Few hot-button topics are hotter among university faculty than whether tenure is essential to academic freedom and quality teaching. Tenure reform sometimes is the third-rail of academia in the same way Social Security is the third rail of national politics. A university president who suggests tenure reform can expect to face a vote of no confidence from outraged faculty.
About 5,500 of the nearly 13,000 full-time faculty at Florida’s 11 public universities are tenured. Include those working toward tenure and the number increases to more than 7,600, according to university system figures. At the University of North Florida, about 360 faculty are tenured or in tenure-track positions.
Tenure means different things to different people. For a faculty member it means protection against arbitrary administrative decisions to fire an individual. To many outside academia, it’s viewed as a guarantee of lifetime employment even for poorly performing faculty members.
As someone who worked at the University of North Florida for 18 years, I believe the truth is probably in between.
Before retiring recently, I worked in a variety of positions in the area of public relations. I had the privilege to work with some outstanding faculty members who enable UNF to offer one of the best college educations in the Southeast. These faculty members not only were good teachers but also participated in exciting cutting-edge research. They inspired their students in the classroom, in the laboratory and in the field. It was an honor to help tell their story to the community.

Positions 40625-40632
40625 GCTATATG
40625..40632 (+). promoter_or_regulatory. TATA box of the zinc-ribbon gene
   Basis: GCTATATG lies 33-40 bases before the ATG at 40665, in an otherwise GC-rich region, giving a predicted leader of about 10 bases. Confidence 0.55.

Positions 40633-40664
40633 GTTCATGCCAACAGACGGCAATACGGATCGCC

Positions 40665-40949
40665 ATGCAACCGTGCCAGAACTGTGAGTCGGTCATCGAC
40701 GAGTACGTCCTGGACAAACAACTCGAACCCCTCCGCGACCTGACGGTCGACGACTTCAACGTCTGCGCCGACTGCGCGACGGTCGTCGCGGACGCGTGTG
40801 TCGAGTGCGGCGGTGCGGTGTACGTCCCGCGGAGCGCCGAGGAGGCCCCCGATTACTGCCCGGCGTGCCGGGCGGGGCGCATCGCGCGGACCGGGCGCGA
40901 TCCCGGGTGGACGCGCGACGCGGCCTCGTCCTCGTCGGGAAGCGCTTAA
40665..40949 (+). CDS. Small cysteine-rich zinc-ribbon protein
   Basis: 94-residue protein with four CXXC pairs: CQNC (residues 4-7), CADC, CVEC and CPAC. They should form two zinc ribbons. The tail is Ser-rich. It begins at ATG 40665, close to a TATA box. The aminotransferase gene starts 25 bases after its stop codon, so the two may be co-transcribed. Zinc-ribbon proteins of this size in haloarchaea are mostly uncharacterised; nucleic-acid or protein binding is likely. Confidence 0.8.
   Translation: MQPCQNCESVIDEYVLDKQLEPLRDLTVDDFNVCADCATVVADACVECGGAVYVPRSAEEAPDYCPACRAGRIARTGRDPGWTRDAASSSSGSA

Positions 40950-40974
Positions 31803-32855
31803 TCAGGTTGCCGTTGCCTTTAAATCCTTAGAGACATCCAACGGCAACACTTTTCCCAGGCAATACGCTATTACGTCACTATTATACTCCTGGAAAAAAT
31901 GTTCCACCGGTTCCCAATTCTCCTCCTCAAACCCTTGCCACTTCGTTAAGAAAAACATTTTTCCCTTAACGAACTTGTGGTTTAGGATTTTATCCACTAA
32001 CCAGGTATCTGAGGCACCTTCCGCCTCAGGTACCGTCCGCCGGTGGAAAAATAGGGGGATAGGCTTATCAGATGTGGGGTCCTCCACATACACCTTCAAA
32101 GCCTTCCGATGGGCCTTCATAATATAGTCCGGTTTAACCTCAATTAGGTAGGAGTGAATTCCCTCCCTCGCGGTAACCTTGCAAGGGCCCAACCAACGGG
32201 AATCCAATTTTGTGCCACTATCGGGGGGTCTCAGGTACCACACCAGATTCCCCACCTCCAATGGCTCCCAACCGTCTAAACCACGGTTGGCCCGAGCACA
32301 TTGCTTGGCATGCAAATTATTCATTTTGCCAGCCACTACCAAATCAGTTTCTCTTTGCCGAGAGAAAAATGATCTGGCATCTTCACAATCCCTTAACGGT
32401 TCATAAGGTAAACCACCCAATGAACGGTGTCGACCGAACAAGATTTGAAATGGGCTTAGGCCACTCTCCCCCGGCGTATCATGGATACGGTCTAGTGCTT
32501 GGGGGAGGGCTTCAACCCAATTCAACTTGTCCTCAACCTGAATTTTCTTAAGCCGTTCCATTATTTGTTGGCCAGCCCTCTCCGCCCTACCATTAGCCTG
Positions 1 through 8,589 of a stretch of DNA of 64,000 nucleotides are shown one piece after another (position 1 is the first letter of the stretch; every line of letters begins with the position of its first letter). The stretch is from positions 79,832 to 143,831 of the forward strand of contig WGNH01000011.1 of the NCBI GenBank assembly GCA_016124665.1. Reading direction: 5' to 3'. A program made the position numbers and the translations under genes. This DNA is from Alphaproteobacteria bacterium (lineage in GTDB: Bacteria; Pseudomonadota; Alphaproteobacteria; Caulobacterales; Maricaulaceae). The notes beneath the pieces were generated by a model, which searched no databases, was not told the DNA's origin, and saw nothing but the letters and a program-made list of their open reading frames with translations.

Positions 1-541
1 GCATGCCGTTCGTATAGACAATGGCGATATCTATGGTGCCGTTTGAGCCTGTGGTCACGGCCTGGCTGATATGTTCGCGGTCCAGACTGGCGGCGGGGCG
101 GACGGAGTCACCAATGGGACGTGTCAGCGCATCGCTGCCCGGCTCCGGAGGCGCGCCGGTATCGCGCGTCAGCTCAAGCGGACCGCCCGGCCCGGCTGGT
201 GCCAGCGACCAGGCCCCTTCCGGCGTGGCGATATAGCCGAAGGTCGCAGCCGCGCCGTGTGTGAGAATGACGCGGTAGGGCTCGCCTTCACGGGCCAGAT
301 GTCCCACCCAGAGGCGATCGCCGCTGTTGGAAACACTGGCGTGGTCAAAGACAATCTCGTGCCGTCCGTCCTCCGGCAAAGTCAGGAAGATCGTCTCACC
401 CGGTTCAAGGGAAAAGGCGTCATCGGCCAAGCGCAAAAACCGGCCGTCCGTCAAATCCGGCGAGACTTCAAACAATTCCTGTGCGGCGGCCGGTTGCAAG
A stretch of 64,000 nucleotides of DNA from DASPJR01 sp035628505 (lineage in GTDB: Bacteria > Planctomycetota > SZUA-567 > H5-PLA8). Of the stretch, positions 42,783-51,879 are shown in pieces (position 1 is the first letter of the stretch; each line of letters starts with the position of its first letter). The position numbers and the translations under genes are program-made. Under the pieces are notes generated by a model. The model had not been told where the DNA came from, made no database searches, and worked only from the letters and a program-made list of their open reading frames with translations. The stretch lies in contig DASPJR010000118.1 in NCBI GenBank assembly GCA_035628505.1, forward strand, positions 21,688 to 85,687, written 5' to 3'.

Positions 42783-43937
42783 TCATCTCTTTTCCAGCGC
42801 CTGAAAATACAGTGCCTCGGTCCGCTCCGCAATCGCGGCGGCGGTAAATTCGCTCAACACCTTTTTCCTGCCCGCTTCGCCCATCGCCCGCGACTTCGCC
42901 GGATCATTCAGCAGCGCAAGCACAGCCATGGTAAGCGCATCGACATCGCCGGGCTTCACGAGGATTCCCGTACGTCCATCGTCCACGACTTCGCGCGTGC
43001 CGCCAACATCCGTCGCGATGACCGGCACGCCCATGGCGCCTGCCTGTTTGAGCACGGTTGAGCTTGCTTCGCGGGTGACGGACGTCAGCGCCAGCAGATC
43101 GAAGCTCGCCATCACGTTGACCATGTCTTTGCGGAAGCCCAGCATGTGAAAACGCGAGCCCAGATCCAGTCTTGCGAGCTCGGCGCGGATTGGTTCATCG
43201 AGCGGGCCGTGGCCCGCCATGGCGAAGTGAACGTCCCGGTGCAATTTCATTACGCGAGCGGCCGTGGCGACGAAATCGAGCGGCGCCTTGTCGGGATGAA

But that’s not the entire story at UNF or any other tenure-granting institution. There were some faculty members who clearly had lost their edge. Their lectures were stale, their students were bored and their excitement for teaching had long ago vanished. Years without pay increases or being the victims of salary compression undoubtedly contributed to their classroom indifference. However, I believe the safeguards of tenure also played a role. Tenure defenders will point to periodic evaluations by colleagues to help underperforming tenured faculty members. But how much of an incentive do tenured professors have to improve if they know their jobs are safe barring egregious conduct such as breaking the law?
Even those who break the law are not easily terminated. I witnessed one case in which a convicted faculty member tied university lawyers in knots with legal proceedings that lasted for months. The university eventually prevailed but only after spending thousands in legal fees.
The pitfalls of tenure go far beyond classroom performance. Getting tenure is an extremely difficult and nerve-wracking experience because so much rides on the decision. Faculty on tenure tracks who fail to achieve that status, generally within six years, are frequently forced to leave the university and may find it difficult to land a similar job. The pressure on these faculty members is enormous and this in turn can affect classroom performance. Faculty seeking tenure not only must be good in the classroom but also must excel in research and service. If one of these other elements is missing, it’s not uncommon for a faculty member to be denied tenure regardless of teaching abilities.